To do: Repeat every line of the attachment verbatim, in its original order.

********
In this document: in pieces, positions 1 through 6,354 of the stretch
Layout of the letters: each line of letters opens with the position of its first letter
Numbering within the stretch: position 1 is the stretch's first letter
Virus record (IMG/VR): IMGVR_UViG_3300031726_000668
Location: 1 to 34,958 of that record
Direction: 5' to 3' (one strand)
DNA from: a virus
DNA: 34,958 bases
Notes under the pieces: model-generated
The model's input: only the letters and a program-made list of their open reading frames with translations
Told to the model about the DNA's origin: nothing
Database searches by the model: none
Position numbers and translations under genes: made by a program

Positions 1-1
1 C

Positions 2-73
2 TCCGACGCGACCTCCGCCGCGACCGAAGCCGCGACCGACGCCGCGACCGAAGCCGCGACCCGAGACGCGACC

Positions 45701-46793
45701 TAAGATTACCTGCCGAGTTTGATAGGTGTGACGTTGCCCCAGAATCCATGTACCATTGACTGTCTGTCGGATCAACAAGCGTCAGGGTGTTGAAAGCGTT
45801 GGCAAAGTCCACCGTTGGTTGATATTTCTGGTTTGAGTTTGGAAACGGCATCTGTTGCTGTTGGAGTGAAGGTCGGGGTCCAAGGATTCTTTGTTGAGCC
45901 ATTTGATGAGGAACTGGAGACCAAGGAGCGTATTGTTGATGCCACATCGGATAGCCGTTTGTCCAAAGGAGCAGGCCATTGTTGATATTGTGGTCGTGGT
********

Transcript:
In this document: in pieces, positions 1 through 6,354 of the stretch
Layout of the letters: each line of letters opens with the position of its first letter
Numbering within the stretch: position 1 is the stretch's first letter
Virus record (IMG/VR): IMGVR_UViG_3300031726_000668
Location: 1 to 34,958 of that record
Direction: 5' to 3' (one strand)
DNA from: a virus
DNA: 34,958 bases
Notes under the pieces: model-generated
The model's input: only the letters and a program-made list of their open reading frames with translations
Told to the model about the DNA's origin: nothing
Database searches by the model: none
Position numbers and translations under genes: made by a program

Positions 1-1
1 C

Positions 2-73
2 TCCGACGCGACCTCCGCCGCGACCGAAGCCGCGACCGACGCCGCGACCGAAGCCGCGACCCGAGACGCGACC

Positions 45701-46793
45701 TAAGATTACCTGCCGAGTTTGATAGGTGTGACGTTGCCCCAGAATCCATGTACCATTGACTGTCTGTCGGATCAACAAGCGTCAGGGTGTTGAAAGCGTT
45801 GGCAAAGTCCACCGTTGGTTGATATTTCTGGTTTGAGTTTGGAAACGGCATCTGTTGCTGTTGGAGTGAAGGTCGGGGTCCAAGGATTCTTTGTTGAGCC
45901 ATTTGATGAGGAACTGGAGACCAAGGAGCGTATTGTTGATGCCACATCGGATAGCCGTTTGTCCAAAGGAGCAGGCCATTGTTGATATTGTGGTCGTGGT